Akihabara continues to evolve with the atmosphere has changed only a little in the past 2 years.  It will take a lot more time to know whether or not the area will completely lose the atmosphere that once inhabited the area.  It is not the same as before but it isn’t completely different either.  You can still find almost everything you can imagine and the area is upgrading the buildings slowly.  The old run down stores that looked like they would crumble in a serious earthquake are, for the most part, gone.  They have been replaced by several new buildings that have been repopulated by shops that are similar to the original shops in the area.  It definitely feels cleaner but at the same time, some of the character of the old dingy shops is gone.  In fact, some of the small shops have probably closed for good due to the economy and the changes in Akihabara.  I doubt all of them will go away but I feel that things can never return to the technological and otaku heave it once was.

The Akihabara series continues with Akihabara – For the Civilized and Akihabara – For the Eccentric.

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Tokyo – Kinshicho April 12, 2011

Posted by Dru in Japan, Kanto, Tokyo, Travel.
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Author’s Note:  Dru’s Misadventures has moved to HinoMaple.  Please venture on over there to read “Tokyo – Kinshicho” complete with photos.  http://wp.me/p2liAm-Co

Kinshicho is the last major centre in Tokyo before you are in the suburbs, or heading towards Chiba.  It is located just a few minutes outside of Akihabara and one station away from Ryogoku.  The area itself is not very interesting for most travellers, but for those of you who use the Narita Express to enter or leave Tokyo, you will pass through Kinshicho.  When leaving Tokyo, just after you exit the tunnel, you will be in Kinshicho.  The area has a storied past and a growing future.  As any other part of Tokyo, Kinshicho is constantly changing and evolving.  What it will be like in 10 years is anyone’s guess, but the chances are that it will get much better.

The first thing to do in Kinshicho is to decide whether you want to go north or south.  Depending on what you want to see or do, each side will have its own purpose.  The south is considered the seedier side of Kinshicho.  In the south, you have two infamous things to do.  The first, less seedy, is the JRA (Japan Racing Association) building.  It is the easiest location to access in the east for horse race betting.  It’s not uncommon to see hundreds of men around the JRA building on a Friday evening, or even on Saturday and Sunday.  Horse race betting is still huge in Japan but not too many people talk about it.  It’s very common to see older men hanging out in front of the building just looking at the current horse races and deciding who to bet on.  I have never been inside the actual building but the betting process itself is pretty simple.  All you really have to do is go up to a computer terminal, select the horse you want to win and so on and that’s that.  Insert your money and you are done.  I’m not sure if there are English instructions as I’m not interested in the horse races but if you do walk around the outside, you can watch some of the races from a TV screen located in one of the lounges.  Note that you will find JRA buildings all over Tokyo and Japan but these are rarely where the races are held.  They are just betting offices with TVs set up for people to satisfy their gambling habits.  Racing happens near Shinagawa and out west from Tokyo.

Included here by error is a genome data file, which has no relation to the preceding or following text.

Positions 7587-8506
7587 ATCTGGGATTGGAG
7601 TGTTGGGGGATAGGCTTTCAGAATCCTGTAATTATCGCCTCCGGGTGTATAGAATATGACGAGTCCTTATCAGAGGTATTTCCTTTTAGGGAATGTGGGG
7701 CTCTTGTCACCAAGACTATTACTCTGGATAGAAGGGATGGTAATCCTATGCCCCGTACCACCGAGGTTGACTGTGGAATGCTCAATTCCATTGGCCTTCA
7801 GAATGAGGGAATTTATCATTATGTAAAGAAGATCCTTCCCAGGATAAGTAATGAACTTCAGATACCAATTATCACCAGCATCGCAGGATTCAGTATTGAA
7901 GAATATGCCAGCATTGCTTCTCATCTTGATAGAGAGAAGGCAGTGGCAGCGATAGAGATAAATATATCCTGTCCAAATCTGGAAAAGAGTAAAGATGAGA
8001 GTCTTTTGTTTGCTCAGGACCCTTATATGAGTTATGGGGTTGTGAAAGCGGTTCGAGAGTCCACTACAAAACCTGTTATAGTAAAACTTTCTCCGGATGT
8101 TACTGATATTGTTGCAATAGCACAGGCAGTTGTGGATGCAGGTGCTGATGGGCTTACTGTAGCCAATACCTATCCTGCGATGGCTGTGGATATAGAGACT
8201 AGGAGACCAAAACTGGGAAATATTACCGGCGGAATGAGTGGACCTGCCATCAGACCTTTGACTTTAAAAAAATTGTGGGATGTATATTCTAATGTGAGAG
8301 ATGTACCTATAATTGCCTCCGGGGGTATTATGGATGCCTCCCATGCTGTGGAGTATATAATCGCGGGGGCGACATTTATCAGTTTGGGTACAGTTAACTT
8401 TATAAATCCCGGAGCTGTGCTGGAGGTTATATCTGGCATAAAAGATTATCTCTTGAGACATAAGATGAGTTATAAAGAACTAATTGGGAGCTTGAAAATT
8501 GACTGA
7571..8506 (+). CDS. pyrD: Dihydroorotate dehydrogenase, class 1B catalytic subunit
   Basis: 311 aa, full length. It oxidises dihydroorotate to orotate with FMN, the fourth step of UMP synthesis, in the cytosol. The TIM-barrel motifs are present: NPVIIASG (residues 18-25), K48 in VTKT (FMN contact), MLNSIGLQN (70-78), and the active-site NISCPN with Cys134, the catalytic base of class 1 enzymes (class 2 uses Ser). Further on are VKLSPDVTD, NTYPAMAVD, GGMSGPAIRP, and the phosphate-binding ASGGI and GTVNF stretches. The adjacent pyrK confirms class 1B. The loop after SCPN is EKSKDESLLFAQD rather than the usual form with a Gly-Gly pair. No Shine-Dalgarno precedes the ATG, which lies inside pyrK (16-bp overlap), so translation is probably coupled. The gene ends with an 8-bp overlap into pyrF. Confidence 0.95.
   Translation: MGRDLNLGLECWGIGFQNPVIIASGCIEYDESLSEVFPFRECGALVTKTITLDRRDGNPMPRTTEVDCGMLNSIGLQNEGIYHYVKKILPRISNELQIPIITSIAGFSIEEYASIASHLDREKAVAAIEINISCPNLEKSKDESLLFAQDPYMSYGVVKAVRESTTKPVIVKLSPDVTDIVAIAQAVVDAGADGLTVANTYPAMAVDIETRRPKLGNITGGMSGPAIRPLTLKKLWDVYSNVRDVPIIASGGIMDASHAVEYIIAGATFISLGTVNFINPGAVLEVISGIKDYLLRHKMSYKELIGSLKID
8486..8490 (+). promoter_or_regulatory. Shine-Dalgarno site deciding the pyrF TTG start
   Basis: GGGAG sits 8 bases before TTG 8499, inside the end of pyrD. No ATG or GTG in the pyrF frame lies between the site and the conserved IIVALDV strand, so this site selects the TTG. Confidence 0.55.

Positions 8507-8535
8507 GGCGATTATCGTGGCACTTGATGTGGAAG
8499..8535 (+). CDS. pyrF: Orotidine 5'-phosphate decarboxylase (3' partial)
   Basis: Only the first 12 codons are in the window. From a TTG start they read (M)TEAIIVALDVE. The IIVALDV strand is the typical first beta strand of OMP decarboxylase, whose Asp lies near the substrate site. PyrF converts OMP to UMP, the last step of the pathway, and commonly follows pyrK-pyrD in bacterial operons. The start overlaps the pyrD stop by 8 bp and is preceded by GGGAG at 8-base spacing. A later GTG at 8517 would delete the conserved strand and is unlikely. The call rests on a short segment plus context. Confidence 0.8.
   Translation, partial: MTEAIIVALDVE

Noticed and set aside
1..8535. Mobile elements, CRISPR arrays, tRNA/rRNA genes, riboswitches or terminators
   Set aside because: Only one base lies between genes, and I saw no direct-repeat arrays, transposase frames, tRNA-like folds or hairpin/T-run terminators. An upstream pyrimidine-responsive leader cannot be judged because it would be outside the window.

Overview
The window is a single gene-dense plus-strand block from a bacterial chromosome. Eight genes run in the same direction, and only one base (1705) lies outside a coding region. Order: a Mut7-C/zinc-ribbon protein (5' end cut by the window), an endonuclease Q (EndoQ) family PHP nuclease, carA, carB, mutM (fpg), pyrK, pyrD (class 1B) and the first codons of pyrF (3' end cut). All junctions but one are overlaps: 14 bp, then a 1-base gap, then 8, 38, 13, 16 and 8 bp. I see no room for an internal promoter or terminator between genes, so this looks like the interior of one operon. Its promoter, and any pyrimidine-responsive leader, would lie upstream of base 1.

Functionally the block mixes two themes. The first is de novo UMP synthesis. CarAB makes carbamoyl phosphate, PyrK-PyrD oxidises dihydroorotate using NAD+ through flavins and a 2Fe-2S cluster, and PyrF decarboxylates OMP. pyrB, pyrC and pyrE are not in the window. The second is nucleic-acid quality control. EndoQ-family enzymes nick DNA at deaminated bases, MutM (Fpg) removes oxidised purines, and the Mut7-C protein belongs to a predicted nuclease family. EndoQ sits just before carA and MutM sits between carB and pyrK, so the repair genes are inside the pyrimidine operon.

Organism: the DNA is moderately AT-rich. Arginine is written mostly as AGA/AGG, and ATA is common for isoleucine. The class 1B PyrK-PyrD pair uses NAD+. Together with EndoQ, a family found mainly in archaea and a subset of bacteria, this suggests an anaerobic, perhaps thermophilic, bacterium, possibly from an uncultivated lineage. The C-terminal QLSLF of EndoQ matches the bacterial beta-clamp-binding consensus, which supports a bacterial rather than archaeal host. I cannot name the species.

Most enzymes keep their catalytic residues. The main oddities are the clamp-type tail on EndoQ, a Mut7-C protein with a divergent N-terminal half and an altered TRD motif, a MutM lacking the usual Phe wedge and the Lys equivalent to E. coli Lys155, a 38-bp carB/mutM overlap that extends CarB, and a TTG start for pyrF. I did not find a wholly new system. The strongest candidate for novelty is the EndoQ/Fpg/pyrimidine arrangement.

The other seedy part to Kinshicho has to be the hostess clubs in the south.  Behind the JRA building will be several dozen clubs and bars.  Most of these are the cheaper cousins of their expensive Ginza and Kabukicho counterparts.  It’s still somewhat seedy during the day and the fact that there are several tall buildings obscuring the actual area makes it interesting.  Once you walk behind the JRA building at night, you’ll suddenly come upon several buildings with various lights flashing and men trying to push you into their clubs so that you can spend several tens of thousands of yen.  Nearby you can also find several love hotels that are more functional than fun.  Walking around in the area late at night may not be safe for everyone and it definitely isn’t as safe as Kabukicho.  There is a reason many people call Kinshicho the Kabukicho of the east and I would tend to agree for just this area alone.  The bad thing is that people tend to associate Kinshicho with these clubs and only these clubs these days.  When I talked about the storied past of Kinshicho, I was talking about these clubs in the south, but I was also referencing the fact that Kinshicho, botn north and south, was once a central area for the Yakuza, Japanese organized crime.  These days they are limited more to the southern areas.

While the south may sound like a bad area to visit, due to its reputation, the shops tend to be a lot cheaper.  You have a greater tendancy to find good cheap restaurants to eat in, cheap goods, and shopping tends to be more Japanese in flavour.  There is a small department store, small for Tokyo standards, and a small Yodobashi Camera.  Kinshicho has the usual set of small ramen and donburi shops as well as one of several Wallmart shops in Tokyo.  While they go under the name Seiyu, or as most people in Kinshicho say, Livin.  The company known as Seiyu is actually a wholely owned subsidiary of Wallmart.  It can be great as they offer the most competitive prices for their items and they also sell Wallmart goods.  It’s great to find really cheap food products when shopping there, but that isn’t always the case.  When shopping it is always true that if you visit one shop, they specialize in one type of food while another specializes in others.  It never hurts to shop around but it does take a lot more time to get things done.